Teens with epilepsy were more than twice as likely as adults to talk about suicide on the Internet, an analysis of 222,000 oduicidenline posts showed.

A total of 3,200 of 41,000 posts (8%) by teens with epilepsy discussed suicide, compared with 5,800 of 181,000 posts (3%) by adults with epilepsy, reported Tatiana Falcone, MD, of the Cleveland Clinic, and colleagues, at the American Epilepsy Society annual meeting.

Almost two-thirds — 63% — of posts by teens indicated they were afraid of the unknown, compared with 12% of adults. Importantly, 77% of teen posts about suicide were on message boards or web sites devoted to epilepsy topics and only 19% were on social media, suggesting teens want anonymity when they look for information, the researchers noted.

“Parents often fear overwhelming their child by providing too much information about the characteristics of epilepsy, but if teens don’t get answers they’ll go looking online, and sometimes that information is not correct or is incomplete,” Falcone said in a statement. “It’s important that teens know there is always hope, that knowledge is power and that the more they know, the better they can take care of themselves and their epilepsy.”

The analysis also suggests teens may worry when they don’t understand new epilepsy symptoms or experience changes in seizure patterns, and this worry may perpetuate stress and contribute to depression or suicidal thoughts, she noted.

Suicide mortality is 22% higher among people with epilepsy than among the general population, according to CDC data. “There are a number of studies which suggest that depression in epilepsy is common and associated with powerful negative effects including worse seizure control, poor quality of life, and premature mortality due to suicide,” said Martha Sajatovic, MD, of Case Western Reserve University School of Medicine in Cleveland, who wasn’t involved with the study.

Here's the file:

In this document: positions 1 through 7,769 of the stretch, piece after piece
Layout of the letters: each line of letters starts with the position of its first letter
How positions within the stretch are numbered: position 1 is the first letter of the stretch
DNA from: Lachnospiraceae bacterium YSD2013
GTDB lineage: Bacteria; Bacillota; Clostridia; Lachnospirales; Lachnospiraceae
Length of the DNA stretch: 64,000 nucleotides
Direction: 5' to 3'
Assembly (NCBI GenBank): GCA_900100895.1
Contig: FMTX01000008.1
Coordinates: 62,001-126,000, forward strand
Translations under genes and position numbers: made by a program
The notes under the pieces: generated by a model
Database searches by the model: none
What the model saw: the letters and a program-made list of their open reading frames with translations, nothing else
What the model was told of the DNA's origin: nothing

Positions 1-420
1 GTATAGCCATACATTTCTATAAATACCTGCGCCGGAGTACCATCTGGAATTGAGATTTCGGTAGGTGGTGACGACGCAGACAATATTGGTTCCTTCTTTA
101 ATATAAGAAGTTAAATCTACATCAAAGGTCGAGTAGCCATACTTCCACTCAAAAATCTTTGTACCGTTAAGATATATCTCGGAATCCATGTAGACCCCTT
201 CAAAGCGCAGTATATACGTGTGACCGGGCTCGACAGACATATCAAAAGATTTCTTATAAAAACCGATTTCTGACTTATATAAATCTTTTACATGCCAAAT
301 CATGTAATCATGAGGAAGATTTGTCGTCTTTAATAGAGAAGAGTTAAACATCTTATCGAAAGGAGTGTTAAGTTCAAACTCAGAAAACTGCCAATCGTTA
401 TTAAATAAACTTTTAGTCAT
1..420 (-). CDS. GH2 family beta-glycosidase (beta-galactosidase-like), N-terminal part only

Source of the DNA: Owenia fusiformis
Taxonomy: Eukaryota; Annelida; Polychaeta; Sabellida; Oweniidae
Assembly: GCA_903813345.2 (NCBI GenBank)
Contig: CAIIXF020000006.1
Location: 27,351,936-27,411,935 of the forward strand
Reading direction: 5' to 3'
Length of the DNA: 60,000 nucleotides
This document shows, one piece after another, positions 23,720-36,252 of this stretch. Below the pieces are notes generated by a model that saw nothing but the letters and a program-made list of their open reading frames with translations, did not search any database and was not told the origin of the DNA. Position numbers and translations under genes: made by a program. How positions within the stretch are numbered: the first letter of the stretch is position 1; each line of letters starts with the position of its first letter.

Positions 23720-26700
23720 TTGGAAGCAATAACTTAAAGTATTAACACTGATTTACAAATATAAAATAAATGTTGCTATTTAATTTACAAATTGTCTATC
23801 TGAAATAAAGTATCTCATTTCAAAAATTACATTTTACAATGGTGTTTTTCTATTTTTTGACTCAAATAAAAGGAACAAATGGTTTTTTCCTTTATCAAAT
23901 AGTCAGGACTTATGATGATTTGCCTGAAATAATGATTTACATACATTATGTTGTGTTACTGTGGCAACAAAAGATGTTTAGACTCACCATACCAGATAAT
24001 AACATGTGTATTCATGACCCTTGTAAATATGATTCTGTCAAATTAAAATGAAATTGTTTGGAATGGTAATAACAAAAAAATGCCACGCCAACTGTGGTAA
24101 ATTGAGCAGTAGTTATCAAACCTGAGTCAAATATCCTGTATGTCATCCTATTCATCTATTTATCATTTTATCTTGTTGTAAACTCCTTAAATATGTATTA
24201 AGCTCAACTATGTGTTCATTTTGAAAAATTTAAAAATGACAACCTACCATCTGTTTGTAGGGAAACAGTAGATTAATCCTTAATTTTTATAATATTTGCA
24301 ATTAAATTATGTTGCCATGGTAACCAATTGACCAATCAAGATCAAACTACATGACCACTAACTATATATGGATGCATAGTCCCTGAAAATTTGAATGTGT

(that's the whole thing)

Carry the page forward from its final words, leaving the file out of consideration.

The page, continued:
“This work is important because it focuses on suicidal thoughts, a precursor to self-harm or suicide,” Sajatovic told MedPage Today. “The findings highlight the critical need for developing and testing interventions such as self-management or other psychological approaches to address depression among people with epilepsy.”

In this study, Falcone and colleagues mined online comments about suicide, suicidal thoughts, intents, plans, and attempts by epilepsy patients on message boards like community forums, web sites about epilepsy topics, social media, and blogs.

Content analyses showed that 30% of teen posts discussed the social consequences of seizures, compared with 21% of adult posts. Another 29% of teen posts looked for emotional support to manage epilepsy, compared with 19% among adults.

In two-thirds of both teen and adult posts, the primary sentiment was negative. While 42% of adult posts expressed hopelessness, only 4% of teen posts did.

“The fact that teenagers are still seeking information and haven’t given up suggests we have a window of opportunity for providing them supportive and therapeutic information,” Falcone observed.

“Social media-based outreach programs could have a significant impact on suicide prevention among teens, who clearly are motivated to improve their well-being,” she said. Pairing relevant content with hashtag and search optimization strategies also could help epilepsy patients find information and lead to effective, early interventions.

The study was funded by Project IMPACTT from the Health Resources and Services Administration (HRSA).

SOURCE: MedpageToday.com by J. George, Senior Staff Write